Legislation that would change Tennessee’s current process for selection of state’s Supreme Court judges was approved by the Senate Government Operations Committee this week. Sponsors say the bill reflects the intent of the constitution that judges are to stand for contested elections.
The legislation provides for the governor to select Supreme Court justices without being filtered and narrowed down to a panel of three selected by the Judicial Selection Commission. The Judicial Selection Commission is made up of members of special interest groups. The legislation also envisions passage of a Constitutional resolution that would allow the people to decide on how judges should be selected in the future, by retention or by popular vote.
The action comes as a result of last year’s vote not to continue the Judicial Selection Commission, the central provision of the state’s current “Tennessee Plan” for selection of Supreme Court and appellate judges. Under the Tennessee Plan, which was adopted in 1994, the governor must choose from three candidates for the state’s appellate and Supreme Court from a list presented by the Judicial Selection Commission. After appointment, the judges then stand for yes-no retention votes at the end of their terms.
Judiciary Chairman Mae Beavers said that she looks forward to discussing the bill further in the Senate Judiciary Committee this week. “I believe our current system of selecting judges does not remove politics from the system, but only allows the politics of specific interest groups to be represented,” said Beavers. “I hope we can have a system where the most qualified judges are selected and accountable to the people of Tennessee, as well as a system that adheres to our Constitution.”
Under the bill approved last week, once the current Tennessee Plan process expires in June, the governor would be allowed to make the appointment solely at his discretion until 2014 when the judges could face challengers at the end of their terms. The next step would be the referendum vote to allow Tennesseans to decide whether to amend the constitution to restore the current system of retention elections for Supreme Court justices. This bill would bridge that time gap by giving the governor the sole authority to select and appoint vacancies on the high court in the meantime.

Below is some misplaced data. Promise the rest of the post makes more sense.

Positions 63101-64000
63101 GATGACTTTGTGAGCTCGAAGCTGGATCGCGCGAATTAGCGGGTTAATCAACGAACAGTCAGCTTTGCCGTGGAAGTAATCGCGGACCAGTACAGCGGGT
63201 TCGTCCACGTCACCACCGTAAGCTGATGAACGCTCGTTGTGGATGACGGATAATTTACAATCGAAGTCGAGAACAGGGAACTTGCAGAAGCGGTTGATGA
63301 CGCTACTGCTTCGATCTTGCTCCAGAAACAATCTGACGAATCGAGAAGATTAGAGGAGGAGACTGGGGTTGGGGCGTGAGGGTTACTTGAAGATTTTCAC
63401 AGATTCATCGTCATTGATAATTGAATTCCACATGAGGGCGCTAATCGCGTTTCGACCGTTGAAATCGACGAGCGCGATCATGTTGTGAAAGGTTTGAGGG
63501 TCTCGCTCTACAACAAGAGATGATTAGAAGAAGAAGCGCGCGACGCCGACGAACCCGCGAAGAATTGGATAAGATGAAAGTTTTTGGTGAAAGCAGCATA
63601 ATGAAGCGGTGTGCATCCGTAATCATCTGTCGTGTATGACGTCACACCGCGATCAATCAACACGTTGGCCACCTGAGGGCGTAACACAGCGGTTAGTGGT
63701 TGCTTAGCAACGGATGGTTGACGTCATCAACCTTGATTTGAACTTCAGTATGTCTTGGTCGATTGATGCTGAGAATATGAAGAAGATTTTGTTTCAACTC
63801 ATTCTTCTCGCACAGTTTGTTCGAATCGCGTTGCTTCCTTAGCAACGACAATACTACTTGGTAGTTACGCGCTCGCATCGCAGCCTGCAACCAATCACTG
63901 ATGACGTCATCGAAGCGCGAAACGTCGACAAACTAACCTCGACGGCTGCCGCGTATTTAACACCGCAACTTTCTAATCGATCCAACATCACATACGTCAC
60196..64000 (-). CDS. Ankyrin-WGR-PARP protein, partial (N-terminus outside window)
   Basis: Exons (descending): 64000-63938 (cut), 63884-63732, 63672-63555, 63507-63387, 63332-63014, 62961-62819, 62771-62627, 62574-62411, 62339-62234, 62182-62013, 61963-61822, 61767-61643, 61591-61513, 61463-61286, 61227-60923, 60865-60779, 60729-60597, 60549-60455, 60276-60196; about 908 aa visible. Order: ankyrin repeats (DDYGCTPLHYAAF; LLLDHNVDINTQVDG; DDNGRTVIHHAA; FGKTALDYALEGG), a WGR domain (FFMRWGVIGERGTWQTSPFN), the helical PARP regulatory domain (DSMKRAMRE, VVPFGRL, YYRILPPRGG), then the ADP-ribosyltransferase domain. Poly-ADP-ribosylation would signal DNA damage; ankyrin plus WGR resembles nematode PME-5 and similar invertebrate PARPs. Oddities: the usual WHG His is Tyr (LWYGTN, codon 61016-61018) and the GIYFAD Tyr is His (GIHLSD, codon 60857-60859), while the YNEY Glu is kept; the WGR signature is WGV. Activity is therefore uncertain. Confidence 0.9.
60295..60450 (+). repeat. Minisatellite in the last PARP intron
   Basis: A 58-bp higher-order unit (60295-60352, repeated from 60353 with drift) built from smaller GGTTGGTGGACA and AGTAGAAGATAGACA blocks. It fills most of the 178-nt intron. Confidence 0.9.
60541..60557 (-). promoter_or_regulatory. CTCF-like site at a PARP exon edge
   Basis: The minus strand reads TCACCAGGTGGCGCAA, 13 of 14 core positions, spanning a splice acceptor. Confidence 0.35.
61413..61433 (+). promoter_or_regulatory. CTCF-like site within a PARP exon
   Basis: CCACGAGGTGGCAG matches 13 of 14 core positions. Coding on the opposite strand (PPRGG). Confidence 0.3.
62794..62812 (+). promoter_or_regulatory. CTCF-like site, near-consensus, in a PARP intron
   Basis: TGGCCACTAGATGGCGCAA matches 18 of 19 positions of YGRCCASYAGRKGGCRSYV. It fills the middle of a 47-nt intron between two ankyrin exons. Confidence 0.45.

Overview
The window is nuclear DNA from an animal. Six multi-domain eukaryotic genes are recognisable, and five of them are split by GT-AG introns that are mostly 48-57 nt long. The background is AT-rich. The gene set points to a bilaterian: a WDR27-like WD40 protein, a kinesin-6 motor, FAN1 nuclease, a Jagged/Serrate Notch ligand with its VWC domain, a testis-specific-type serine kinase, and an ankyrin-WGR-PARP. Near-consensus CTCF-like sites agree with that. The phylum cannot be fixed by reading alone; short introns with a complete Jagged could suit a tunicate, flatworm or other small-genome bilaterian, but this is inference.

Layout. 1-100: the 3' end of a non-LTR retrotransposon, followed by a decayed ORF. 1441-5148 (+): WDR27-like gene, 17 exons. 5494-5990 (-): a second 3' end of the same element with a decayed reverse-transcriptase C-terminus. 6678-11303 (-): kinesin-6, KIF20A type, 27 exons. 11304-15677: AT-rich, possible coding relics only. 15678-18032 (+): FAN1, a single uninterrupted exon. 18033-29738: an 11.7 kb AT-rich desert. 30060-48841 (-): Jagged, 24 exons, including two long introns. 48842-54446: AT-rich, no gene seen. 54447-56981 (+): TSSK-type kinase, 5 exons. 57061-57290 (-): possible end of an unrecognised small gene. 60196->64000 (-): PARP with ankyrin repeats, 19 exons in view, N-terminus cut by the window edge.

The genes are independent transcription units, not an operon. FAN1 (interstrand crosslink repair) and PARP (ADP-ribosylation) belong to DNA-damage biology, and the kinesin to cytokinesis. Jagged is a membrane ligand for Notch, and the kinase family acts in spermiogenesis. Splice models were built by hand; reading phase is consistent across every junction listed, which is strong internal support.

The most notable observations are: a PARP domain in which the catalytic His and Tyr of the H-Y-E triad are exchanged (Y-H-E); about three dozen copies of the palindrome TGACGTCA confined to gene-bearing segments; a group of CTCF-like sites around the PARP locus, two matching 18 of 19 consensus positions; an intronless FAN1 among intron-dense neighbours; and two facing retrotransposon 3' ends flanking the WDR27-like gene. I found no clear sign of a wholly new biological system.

Meanwhile, The Senate Finance Committee has approved a resolution claiming Tennessee’s “sovereignty under the Tenth Amendment to the Constitution of the United States.” The proposal, SJR 311, is designed to send Congress a message that the federal government has overstepped its Constitutional bounds by mandating a massive amount of federal policies upon the states.
The federal government was created by the states specifically to be an agent of the states, not vice-versa. It was such an important point with the founders that they specifically provided for this sovereignty in our Constitution.”
The resolution also points out that Article IV, Section 4 says, "The United States shall guarantee to every State in this Union a Republican Form of Government.” In 1992, the United States Supreme Court ruled in New York vs United States, that Congress may not commandeer the legislative and regulatory processes of the states.
The resolution concludes by giving “notice and demand to the federal government, as our agent, to cease and desist, effective immediately, mandates that are beyond the scope of these constitutionally delegated powers.” Upon passage, the resolution will be sent to the President of the United States, Congressional leaders and the Tennessee Congressional delegation.
Twenty-eight states have approved similar resolutions.
Bills in Brief
Confiscation of Weapons / Martial law -- Legislation limiting the power of government to confiscate firearms and restrict the sale of ammunition during martial law was approved this week in the Senate Judiciary Committee. The bill, SB 1992, prohibits the confiscation of weapons from law-abiding citizens or restricting the ability to purchase guns and ammunition during times of martial law. The law already makes that provision in cases of a natural disaster or declared emergency.
Escape from police custody -- Legislation that strengthens penalties against those who escape arrest was approved by the Senate Judiciary Committee this week. The bill, SB 388, provides that a person commits the offense of escape if they knowingly escapes the lawful custody of a law enforcement officer. A violation of this bill would be a Class A misdemeanor regardless of whether the person was being held for a misdemeanor, civil offense, or felony.
Aggravated Robbery -- Legislation was approved by members of the Senate Judiciary Committee would make offenders who commit aggravated robbery ineligible for parole or early release. The bill, SB 241, requires the offender to serve 100 percent of the their sentence if, on or after July 1, 2009, the person commits aggravated robbery with a deadly weapon, regardless of whether he/she has a prior conviction for aggravated robbery.
Charter Schools – Legislation that strengthens Tennessee’s public charter school law was approved by the Senate Education Committee this week. The legislation, SB 2133, widens eligibility, clarifies funding and addresses rules for renewal of the public charter schools. Tennessee currently has one of the most restrictive public charter school laws in the nation.